With this version the core ADAM APIs are undergoing a major refactoring. We changed many method names on ADAMContext to make the API more consistent. We also added RDD wrapper classes to increase performance by serializing metadata (such as record groups, samples, and sequence dictionaries) to disk separate from primary data in Parquet. API incompatibilities between ADAM releases will settle down by the 1.0 release, currently targeted for early 2017.
The full list of changes since version 0.19.0 is below.
The 0.19.0 release contains various concordance fixes and performance improvements for accessing read metadata. Schema changes, including a bump to version 0.7.0 of the Big Data Genomics Avro data formats, were made to support the read metadata performance improvements. Additionally, the performance of exporting a single BAM file was improved, and this was made to be guaranteed correct for sorted data.
ADAM now targets Apache Spark 1.5.2 and Apache Hadoop 2.6.0 as the default build environment. ADAM and applications built on ADAM should run on a wide range of Apache Spark (1.3.1 up to and including the most recent, 1.6.0) and Apache Hadoop (currently 2.3.0 and 2.6.0) versions. A compatibility matrix of Spark, Hadoop, and Scala version builds in our continuous integration system verifies this. Please note, as of this release, support for Apache Spark 1.2.x and Apache Hadoop 1.0.x has been dropped.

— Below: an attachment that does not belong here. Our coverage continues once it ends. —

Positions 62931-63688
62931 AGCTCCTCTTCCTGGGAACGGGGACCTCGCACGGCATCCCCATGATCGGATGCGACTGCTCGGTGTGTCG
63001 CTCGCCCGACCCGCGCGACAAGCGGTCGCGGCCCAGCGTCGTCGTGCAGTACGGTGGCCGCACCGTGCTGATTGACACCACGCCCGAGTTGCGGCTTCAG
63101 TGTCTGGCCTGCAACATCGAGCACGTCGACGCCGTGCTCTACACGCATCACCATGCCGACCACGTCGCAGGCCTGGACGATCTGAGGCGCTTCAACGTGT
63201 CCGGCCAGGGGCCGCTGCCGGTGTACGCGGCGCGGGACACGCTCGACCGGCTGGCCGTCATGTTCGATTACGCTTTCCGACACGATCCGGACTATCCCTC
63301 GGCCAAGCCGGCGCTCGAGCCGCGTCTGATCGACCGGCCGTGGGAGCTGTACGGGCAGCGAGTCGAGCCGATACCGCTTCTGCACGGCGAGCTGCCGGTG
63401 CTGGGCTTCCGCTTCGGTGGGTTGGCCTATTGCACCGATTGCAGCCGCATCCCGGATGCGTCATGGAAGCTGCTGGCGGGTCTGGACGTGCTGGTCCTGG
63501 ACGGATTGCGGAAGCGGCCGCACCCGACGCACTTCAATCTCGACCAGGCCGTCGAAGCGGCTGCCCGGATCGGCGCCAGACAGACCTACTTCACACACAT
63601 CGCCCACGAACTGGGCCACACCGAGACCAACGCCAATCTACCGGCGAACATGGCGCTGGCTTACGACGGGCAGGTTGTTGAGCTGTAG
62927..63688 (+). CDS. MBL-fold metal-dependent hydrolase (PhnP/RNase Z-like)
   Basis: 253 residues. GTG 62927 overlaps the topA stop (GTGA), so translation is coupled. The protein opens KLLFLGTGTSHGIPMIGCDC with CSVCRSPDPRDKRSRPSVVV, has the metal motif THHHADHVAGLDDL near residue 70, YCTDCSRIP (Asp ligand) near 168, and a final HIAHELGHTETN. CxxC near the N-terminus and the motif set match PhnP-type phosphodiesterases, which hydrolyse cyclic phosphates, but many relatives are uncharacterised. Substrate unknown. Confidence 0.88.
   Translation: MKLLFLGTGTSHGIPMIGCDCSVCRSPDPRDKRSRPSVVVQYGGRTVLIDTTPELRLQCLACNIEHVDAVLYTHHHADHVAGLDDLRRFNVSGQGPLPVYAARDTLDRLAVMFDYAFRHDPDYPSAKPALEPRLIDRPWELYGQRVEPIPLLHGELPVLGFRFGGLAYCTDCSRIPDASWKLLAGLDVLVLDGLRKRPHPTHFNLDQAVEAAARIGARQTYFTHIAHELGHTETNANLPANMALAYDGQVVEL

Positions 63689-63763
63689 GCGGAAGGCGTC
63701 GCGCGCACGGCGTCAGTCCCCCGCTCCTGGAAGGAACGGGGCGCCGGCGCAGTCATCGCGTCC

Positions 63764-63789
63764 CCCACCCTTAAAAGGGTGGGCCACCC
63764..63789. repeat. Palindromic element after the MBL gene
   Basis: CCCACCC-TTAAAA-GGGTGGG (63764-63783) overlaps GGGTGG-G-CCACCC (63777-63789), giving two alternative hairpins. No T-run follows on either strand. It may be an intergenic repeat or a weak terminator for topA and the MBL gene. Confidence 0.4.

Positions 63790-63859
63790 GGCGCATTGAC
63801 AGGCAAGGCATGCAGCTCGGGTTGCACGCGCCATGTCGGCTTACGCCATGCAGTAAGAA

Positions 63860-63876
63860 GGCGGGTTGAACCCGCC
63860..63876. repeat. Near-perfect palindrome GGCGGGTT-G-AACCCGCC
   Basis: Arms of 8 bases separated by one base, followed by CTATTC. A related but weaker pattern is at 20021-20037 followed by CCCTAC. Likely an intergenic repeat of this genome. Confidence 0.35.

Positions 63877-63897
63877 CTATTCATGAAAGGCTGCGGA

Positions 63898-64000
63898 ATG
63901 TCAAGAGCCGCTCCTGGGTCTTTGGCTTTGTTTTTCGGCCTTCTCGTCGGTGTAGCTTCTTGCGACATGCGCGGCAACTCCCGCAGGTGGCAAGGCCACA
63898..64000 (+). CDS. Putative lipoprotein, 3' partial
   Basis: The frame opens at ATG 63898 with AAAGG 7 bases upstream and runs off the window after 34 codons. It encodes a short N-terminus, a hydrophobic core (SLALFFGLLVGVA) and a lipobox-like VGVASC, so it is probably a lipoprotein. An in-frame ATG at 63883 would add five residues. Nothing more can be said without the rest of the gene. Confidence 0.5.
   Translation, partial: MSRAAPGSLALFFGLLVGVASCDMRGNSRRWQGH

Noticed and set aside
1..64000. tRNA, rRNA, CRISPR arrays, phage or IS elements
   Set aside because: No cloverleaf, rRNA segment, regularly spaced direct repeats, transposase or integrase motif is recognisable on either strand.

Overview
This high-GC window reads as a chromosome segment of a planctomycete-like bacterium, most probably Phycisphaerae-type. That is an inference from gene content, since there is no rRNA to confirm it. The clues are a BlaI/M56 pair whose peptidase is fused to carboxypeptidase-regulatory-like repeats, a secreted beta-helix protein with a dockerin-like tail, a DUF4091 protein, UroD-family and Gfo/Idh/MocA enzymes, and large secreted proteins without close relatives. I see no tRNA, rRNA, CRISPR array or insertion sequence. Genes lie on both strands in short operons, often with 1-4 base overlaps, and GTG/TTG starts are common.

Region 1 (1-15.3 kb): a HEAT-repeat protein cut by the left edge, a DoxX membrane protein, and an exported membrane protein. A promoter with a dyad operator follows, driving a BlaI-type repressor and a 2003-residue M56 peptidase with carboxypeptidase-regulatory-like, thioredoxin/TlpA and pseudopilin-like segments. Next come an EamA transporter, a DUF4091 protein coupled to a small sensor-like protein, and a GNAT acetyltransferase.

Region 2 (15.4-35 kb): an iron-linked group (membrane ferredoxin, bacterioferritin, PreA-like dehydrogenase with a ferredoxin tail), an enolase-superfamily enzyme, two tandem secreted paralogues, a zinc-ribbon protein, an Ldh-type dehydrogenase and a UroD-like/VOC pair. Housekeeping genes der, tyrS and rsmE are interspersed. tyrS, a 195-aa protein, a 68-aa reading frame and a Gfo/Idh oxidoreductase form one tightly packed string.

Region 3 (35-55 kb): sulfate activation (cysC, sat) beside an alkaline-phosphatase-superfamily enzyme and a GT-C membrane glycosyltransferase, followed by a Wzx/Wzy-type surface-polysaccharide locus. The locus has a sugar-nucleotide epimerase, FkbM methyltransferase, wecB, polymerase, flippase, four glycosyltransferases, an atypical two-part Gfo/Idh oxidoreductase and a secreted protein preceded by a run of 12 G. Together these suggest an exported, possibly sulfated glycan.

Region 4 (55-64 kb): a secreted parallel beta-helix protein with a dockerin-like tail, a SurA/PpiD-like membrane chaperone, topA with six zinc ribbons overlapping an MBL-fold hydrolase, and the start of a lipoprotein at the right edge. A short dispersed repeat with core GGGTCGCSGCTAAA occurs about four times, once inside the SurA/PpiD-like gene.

The full list of changes since version 0.18.2 is below.
A few ADAM releases have been made since the last announcement; we’ll attempt to catch up here.
Prior to version 0.18.2, we made significant changes to support version 0.6.0 of the Big Data Genomics Avro data formats. We also improved performance on core transforms (markdups, indel realignment, bqsr) by using finer grained projection. Some issues in 2bitfile when dealing with gaps and masked regions were fixed. Round-trip transformations from native formats (e.g., FASTA, FASTQ, SAM, BAM) to ADAM and back have been improved. We made extending ADAM more straightforward.
ADAM now runs on a wide range of Apache Spark (1.2.1 up to and including the most recent, 1.5.1) and Apache Hadoop (currently 1.0.4, 2.3.0 and 2.6.0) versions. This is verified by a compatibility matrix of Spark, Hadoop, and Scala version builds in our continuous integration system.
The full list of changes since version 0.17.0 is below.
Special thanks to Neil Ferguson for this blog post on genomic analysis using ADAM, Spark and Deep Learning
Can we use deep learning to predict which population group you belong to, based solely on your genome?